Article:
I also want him to fit in and not feel out of place. I can only imagine how awkward it would feel for him to be 6, while some of his classmates are still 4, 7 while some of his classmates are still 5, etc. His classmates might think there's something wrong with him if was a year older than them, and I'd hate for him to have a bad reputation for something that was not his decision, but ours.

Also, I strongly believe that the cutoff dates are there for a reason. If kids born in August kids truly weren't ready to start Kindergarten at 5, the cutoff would be earlier. The people laying the cutoffs have done thorough studies to figure out when kids should start Kindergarten. They know what they're talking about and I feel like it would be arrogant to act as if I knew better.

You have given us no information about the academic and social aspects of your son's situation. What reasons have preschool teachers given, for thinking he might not be ready for Kindergarten? We can't make specific comments, unless we know those things. I'm not generally in favor of holding anyone back in their schooling, but there are always exceptions, if there's good cause.
 
Old 05-15-2017, 07:41 AM
 
Location: Morrisville, NC
9,144 posts, read 14,753,437 times
Reputation: 9070
Quote:
Originally Posted by Momma_bear View Post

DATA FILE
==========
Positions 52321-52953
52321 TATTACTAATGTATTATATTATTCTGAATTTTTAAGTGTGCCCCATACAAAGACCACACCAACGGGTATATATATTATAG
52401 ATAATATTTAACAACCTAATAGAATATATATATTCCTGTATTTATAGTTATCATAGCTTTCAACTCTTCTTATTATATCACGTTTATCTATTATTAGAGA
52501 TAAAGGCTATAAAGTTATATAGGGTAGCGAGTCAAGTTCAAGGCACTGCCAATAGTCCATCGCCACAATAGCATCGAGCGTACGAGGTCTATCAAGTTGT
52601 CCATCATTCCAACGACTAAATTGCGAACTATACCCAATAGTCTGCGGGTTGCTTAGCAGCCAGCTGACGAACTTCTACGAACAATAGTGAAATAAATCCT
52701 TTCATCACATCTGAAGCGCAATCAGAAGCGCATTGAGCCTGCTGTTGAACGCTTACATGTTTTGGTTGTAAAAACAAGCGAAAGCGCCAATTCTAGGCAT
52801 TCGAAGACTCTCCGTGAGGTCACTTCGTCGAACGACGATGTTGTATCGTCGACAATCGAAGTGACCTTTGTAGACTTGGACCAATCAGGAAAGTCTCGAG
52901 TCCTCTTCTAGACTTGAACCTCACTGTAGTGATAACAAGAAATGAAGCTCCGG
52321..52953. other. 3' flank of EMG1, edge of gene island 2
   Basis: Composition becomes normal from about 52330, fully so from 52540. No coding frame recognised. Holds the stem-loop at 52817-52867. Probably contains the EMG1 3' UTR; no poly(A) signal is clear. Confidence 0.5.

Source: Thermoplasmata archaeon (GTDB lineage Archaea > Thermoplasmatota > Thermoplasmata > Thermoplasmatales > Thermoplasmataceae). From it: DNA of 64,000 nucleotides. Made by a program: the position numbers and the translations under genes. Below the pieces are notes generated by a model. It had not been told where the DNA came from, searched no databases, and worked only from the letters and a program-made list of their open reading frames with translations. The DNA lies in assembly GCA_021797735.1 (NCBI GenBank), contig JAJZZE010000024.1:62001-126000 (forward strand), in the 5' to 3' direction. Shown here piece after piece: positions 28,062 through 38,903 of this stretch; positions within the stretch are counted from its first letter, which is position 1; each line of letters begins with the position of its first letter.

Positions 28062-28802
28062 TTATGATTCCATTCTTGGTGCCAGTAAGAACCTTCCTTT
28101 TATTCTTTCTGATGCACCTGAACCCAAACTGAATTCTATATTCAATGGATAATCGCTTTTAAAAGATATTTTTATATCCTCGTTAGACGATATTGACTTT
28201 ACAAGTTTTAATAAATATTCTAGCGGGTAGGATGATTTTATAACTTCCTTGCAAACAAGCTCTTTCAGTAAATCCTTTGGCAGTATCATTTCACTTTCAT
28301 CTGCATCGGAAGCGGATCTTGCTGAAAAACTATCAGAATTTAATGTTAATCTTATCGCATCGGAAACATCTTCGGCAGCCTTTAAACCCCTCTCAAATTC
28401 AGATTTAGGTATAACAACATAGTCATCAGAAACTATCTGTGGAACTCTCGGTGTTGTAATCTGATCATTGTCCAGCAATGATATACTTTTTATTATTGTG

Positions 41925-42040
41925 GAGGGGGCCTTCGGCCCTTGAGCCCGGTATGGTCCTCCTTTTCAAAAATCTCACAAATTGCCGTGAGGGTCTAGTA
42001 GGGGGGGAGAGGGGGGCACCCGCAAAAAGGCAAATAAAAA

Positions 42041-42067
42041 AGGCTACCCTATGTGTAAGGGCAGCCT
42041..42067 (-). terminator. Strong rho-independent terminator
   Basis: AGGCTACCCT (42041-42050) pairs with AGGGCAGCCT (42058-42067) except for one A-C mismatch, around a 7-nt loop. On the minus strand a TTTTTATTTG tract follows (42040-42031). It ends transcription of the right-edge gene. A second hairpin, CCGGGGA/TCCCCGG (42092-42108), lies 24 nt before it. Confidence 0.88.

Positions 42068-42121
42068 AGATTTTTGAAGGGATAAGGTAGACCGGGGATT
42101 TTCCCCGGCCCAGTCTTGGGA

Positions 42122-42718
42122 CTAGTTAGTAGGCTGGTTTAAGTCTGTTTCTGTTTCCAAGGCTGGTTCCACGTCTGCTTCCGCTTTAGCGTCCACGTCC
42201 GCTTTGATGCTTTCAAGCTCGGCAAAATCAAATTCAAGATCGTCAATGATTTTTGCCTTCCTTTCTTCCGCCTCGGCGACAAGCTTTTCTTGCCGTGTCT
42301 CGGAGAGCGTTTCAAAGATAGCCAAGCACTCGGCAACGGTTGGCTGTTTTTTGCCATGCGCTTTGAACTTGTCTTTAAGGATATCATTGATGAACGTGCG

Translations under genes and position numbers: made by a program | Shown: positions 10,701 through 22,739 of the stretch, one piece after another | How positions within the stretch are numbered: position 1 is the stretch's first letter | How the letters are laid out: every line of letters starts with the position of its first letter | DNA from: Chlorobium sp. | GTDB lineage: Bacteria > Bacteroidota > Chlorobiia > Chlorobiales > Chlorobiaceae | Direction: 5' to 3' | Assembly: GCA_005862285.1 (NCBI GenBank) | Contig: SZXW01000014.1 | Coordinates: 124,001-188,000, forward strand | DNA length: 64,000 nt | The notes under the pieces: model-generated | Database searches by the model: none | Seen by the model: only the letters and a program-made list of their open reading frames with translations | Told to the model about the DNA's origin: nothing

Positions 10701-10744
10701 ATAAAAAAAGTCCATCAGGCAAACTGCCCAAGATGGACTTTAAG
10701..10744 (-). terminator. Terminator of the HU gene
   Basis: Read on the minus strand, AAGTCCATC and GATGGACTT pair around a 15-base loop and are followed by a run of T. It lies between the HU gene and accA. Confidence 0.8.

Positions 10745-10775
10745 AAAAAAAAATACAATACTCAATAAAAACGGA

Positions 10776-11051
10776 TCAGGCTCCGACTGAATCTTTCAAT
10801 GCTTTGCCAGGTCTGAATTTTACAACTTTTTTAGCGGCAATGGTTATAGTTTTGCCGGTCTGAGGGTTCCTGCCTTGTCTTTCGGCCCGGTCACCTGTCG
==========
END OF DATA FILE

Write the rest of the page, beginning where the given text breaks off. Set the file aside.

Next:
I would listen carefully to the reasons that the preschool teachers are giving you for wanting to wait a year. I wouldn't blindly follow their advice but I would give a lot of weigh to it because they see him every day in school. So much of school success is social and if your child is the youngest in the class he may be having social issues that will affect him academically. Ask them why they feel the way they do and really listen to their answers.



If it is long term then you really need to think long term. Redshirting in K is not about trophies. It is about allowing kids the time they need to be successful. The cutoffs work for MOST kids but not for all of them. If yours needs more time give him more time.

Lots of kids are 18 in high school. My oldest turned 18 in February of his senior year. My youngest turned 18 in March of his senior year. Neither of them were held back. Both of them have friends who are graduated/are graduating at 19.

My middle didn't turn 18 until after he graduated. Overall he has done well in college but his elementary years were rough in some ways. I think it would have been easier if we had given him another year of preschool.

I can't tell you what to do with your child but I would not use "what other people will think" as the reason to send him to K on time. Most of the reasons you gave have to do with other people, not your child. Please use your child and his needs to make your decision.
As someone who was born in mid September and made the cutoff barely, this is the the answer.